Memories of the philanthropic shenanigans of Jack Abramoff and the Capital Athletic Foundation, Tom DeLay and his Celebrations for Children as well as the DeLay Foundation, Rick Santorum and his Operation Good Neighbor Foundation, Ted Stevens and his eponymous foundation, Bill Frist and his World of Hope fundraiser, Alan Mollohan and his eponymous charity, and countless other politicians and lobbyists have obviously become dim with time and distance. If history counts for anything, the press—and all of us—should have raised a jaundiced eye at these ostensibly “minor” modifications in the rules governing lobbyists’ contributions to charitable events.
Revising the post-Abramoff Congressional ethics and lobbying rules enacted last fall, the new Congressional guidelines “fixed” a requirement that would have required corporate lobbyists to report their minor contributions, ticket purchases, and table sponsorships for charities associated with members of Congress (or covered members of the Executive Branch as well). The 2007 rules required registered lobbyists to disclose contributions made to 501(c)(3) entities established or controlled by sitting pols.
Now, the language has been modified. If a legislator like DeLay or Santorum were to direct a lobbyist or other covered entity (say, an industry trade association) to donate to a member’s charity, that must be disclosed. But, “in contrast, a contribution following a mere statement of support or solicitation does not necessarily constitute a reportable event” (p. 21 of the Lobbying Disclosure Act Guidance).
Let’s see, can you imagine that legislators might figure out ways to issue statements of support for their charities that allow lobbyists to avoid mandatory disclosure? Unless “lobbyist A” and “legislator B” are genetically unable to navigate their way through loopholes, they’ll figure it out. Do you think that lobbyists can read the tea leaves to figure out which charities members of Congress want them to support—even if the lawmakers don’t personally drag them by their nose rings to the charities?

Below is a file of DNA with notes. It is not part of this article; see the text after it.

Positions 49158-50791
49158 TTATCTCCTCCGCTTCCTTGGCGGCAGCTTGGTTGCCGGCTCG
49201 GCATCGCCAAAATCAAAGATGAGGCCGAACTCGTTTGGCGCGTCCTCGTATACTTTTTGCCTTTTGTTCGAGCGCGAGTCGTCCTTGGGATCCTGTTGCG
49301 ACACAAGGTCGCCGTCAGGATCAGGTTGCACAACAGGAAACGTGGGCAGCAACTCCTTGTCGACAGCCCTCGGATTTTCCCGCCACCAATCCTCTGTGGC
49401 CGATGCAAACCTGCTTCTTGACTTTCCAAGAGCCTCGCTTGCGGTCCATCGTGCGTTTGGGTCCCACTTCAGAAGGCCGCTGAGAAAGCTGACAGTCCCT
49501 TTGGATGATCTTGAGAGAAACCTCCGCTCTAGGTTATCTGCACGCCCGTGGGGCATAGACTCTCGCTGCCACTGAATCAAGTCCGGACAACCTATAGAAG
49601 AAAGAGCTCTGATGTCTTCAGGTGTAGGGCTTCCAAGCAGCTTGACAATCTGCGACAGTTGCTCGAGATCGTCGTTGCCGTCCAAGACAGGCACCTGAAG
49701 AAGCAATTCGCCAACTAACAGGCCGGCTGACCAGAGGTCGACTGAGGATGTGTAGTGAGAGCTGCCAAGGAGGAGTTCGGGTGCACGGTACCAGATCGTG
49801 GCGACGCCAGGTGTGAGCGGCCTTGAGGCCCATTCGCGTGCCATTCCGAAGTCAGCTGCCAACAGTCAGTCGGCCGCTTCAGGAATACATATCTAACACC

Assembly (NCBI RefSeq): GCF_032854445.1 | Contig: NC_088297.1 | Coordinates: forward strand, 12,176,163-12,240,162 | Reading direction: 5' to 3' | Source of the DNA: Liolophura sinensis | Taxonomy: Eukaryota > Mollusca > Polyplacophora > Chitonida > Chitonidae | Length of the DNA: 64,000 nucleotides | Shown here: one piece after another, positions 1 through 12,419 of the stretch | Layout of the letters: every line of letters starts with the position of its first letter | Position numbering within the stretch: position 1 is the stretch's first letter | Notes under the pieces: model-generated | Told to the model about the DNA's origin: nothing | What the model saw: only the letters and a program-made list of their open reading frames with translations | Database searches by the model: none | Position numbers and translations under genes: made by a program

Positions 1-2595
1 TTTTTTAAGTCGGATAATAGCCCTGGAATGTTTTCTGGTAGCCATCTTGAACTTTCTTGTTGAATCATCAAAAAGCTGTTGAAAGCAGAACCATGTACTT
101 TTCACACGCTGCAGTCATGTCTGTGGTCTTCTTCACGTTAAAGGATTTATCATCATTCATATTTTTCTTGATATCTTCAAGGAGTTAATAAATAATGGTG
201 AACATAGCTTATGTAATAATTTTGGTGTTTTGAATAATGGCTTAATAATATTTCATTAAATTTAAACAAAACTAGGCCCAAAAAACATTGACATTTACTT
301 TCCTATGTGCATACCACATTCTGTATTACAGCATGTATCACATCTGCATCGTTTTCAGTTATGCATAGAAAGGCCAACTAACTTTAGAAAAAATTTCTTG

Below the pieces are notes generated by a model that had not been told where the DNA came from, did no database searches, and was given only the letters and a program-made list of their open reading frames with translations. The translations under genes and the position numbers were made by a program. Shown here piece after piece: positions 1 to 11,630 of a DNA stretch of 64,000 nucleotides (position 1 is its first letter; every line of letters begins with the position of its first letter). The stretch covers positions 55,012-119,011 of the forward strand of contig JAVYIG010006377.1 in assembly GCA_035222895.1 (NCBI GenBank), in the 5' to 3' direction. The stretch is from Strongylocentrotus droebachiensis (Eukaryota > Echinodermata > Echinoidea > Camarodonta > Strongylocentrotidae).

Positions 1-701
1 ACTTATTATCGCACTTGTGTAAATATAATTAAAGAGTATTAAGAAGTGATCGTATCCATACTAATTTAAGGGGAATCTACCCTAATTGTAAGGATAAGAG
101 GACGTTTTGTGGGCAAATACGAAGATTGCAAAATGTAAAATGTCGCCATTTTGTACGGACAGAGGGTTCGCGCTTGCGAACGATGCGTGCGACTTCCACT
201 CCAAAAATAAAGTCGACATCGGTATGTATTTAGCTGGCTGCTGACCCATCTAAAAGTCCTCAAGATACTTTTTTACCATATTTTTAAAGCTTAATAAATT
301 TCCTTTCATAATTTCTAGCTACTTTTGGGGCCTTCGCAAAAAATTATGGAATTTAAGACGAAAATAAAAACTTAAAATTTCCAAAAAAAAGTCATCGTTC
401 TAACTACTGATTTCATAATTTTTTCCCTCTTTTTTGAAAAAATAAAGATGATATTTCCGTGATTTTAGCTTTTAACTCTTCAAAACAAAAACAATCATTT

But what about entities associated with legislators but are not specifically “established, financed, maintained, or controlled by a covered Legislative or Executive Branch official”? The Guidance provides an example of how to find a loophole:
Example 7: Senator “Y” and Representative “T” are “honorary co-hosts” of an event sponsored by Registrant “R” to raise funds for a charity, which is not established, financed, maintained, or controlled by either legislator. “Y” and “T’s” passive allowance of their names to be used as “co-hosts,” in and of itself, is not sufficient to be considered “honored or recognized.” The purpose of the event is to raise funds for Charity V, not to honor or recognize “Y” or “T.” Nor are these facts, in and of themselves, sufficient to treat the event as being held “by or in the name” of “Y” or “T.” Supplemental facts might require reporting the cost of the event. (p. 22)
My goodness! If a legislator can’t figure out how to construct a relationship with a nonprofit, camouflaged with enough veils to avoid being seen as having “established, financed, maintained, or controlled” the organization, that would be a legislator with exceptionally limited imagination. And such a legislator could probably find a loophole-oriented lobbyist to help him or her figure it out.
The limited press coverage of this Congressional lobbying rules “fix” focused on clarifications to allow lobbyists and industry trade associations flexibility reporting purchases of tickets to charity events honoring legislators. No one, not the Senate Secretary, the House Clerk, or the charities themselves, wanted to have to plow through lists of $100 tickets from lobbyists where legislators participated as “invited guests” or received plastic plaques.
But, in the revised lobbying guidelines, the changes regarding what constitutes a legislator’s charity are much more significant, potentially backsliding to a pre-Abramoff lobbyist and corporate free-for-all of politicians’ nonprofits serving as venues for special interests to buy favor and face-time with powerful Congressional decision-makers.
According to a Skadden Arps expert on lobbyists’ contributions, “That has the effect of limiting virtually all disclosures…I can’t even imagine a convention event (sic) been listed.” How prescient! These changes in the lobbying rules occur just before the Republican and Democratic party conventions. It was in 2004 at both parties conventions where charity fundraisers associated with Tom DeLay, Blanche Lincoln, and Saxby Chambliss, among others, raised eyebrows and attracted complaints—and got DeLay and Lincoln, at least, to deep six their “charity” fundraisers.
Under these new rules, they wouldn’t have had to worry. Perhaps DeLay might have had to construct his “Celebrations for Children” a little more deftly, but the others would have been just fine. Lobbyists and corporations could have made contributions with the side-effect of purchasing influence and face-time with legislators and decision-makers behind the all-purpose cloak of charitable fundraising.
Here’s a prediction: Watch the upcoming national conventions. The kinds of “charity” fundraisers linked to members of Congress that attracted so much negative attention in 2004 may well blossom and multiply under the umbrella of these new rules. And the lobbyists will find their ways to making “legal” charitable donations to the politicians’ charities without much trouble.